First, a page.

"The laugh is on you, gentlemen of the S.R. and Menshevik fold! You are laughing at your own policy of trust in the capitalists and the government of the capitalists!"

"The Russian ministeriable Narodniks and Mensheviks are in a hopeless muddle; every passing day adds to their self-exposure."

"Only a proletarian socialist revolution can lead humanity out of the impasse which imperialism and imperialist wars have created. Whatever difficulties the revolution may have to encounter, whatever possible temporary setbacks or waves of counter-revolution it may have to contend with, the final victory of the proletariat is inevitable." Written April–May, 1917.

Of the essays here presented for the reader’s attention, some are published for the first time, others appeared in various periodicals before the war. They deal with a question which now, naturally, arouses especial interest—the significance and role of national movements, the relationship between the national and the international. The biggest drawback, one most frequently encountered in all the arguments on this question, is lack of concreteness and historical perspective. It has become customary to smuggle in every manner of contraband under cover of general phrases. We believe, therefore, that a few statistics will prove anything but superfluous. A comparison with the lessons of the war of what we said before the war is not, in our view, unuseful. Unity of theory and perspective gives the essays continuity.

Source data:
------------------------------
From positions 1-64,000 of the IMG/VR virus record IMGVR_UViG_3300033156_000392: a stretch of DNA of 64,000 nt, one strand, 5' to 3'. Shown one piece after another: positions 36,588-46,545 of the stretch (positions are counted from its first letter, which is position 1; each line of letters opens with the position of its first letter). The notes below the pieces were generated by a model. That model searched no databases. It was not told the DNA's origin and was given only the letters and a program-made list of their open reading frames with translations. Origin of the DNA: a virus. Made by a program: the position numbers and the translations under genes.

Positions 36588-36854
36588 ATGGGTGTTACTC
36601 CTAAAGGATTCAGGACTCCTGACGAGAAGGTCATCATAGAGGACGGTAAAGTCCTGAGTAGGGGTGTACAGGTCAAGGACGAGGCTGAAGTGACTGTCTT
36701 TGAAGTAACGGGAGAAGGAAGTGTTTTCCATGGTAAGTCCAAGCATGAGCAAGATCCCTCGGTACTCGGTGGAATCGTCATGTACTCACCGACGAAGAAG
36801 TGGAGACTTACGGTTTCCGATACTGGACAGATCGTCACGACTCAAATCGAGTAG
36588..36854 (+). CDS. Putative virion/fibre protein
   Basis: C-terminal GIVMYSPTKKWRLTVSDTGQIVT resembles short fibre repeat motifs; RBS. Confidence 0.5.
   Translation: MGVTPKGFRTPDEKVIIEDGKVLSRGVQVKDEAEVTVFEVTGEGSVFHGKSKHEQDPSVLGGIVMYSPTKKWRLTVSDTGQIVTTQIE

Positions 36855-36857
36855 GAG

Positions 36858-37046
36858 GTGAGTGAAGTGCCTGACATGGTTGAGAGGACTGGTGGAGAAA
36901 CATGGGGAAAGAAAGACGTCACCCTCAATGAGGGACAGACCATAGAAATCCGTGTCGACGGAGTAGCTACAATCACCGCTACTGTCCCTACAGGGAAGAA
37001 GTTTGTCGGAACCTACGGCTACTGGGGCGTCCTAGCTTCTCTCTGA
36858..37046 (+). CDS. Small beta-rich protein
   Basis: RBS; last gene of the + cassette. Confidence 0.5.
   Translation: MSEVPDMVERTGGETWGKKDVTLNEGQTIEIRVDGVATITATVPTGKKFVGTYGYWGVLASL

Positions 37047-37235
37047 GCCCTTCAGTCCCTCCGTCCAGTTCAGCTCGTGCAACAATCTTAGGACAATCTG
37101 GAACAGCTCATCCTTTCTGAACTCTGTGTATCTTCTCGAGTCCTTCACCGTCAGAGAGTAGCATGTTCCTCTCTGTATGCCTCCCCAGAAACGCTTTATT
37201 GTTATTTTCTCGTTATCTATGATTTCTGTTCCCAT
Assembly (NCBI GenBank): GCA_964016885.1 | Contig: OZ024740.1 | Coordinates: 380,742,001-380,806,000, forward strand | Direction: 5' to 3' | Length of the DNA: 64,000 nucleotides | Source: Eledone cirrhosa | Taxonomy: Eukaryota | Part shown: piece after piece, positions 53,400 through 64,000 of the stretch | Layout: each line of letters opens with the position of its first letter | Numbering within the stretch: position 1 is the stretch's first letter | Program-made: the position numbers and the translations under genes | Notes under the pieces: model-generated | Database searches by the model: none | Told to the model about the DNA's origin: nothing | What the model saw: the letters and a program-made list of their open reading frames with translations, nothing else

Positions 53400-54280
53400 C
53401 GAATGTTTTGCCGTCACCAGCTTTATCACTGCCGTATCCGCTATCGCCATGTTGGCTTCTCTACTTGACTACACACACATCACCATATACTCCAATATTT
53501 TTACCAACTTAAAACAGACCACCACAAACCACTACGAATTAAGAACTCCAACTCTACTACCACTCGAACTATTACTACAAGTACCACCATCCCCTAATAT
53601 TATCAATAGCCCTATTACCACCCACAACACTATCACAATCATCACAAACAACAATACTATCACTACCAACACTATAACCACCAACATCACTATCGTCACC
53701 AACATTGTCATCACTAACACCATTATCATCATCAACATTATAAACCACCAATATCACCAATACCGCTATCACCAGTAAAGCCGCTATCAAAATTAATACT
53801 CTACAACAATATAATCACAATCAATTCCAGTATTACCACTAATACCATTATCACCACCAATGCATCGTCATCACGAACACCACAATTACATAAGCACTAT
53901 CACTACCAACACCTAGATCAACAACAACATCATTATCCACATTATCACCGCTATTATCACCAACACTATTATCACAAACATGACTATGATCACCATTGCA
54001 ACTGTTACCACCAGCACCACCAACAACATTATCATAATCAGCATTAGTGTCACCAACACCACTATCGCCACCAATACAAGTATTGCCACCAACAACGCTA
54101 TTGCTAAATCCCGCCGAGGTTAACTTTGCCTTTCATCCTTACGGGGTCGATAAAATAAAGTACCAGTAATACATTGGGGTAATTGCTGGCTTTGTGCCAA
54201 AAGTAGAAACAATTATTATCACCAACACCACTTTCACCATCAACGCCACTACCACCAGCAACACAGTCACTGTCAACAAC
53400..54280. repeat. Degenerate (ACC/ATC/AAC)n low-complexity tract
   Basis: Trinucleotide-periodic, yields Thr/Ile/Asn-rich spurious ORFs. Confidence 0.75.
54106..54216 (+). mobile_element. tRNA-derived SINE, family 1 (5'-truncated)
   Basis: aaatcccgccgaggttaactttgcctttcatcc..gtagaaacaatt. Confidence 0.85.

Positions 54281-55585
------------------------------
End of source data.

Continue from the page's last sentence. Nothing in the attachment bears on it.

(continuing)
First published in Russian in 1931 in Lenin Miscellany XVII. Published in Volksrecht Nos. 26 and 27, January 31 and February 1, 1917. Written (in German) between January 13 and 17 (26 and 30), 1917. Translated from the German. Published according to the manuscript.

First published in 1931 in Lenin Miscellany XVII. Written (in German) in late January 1917.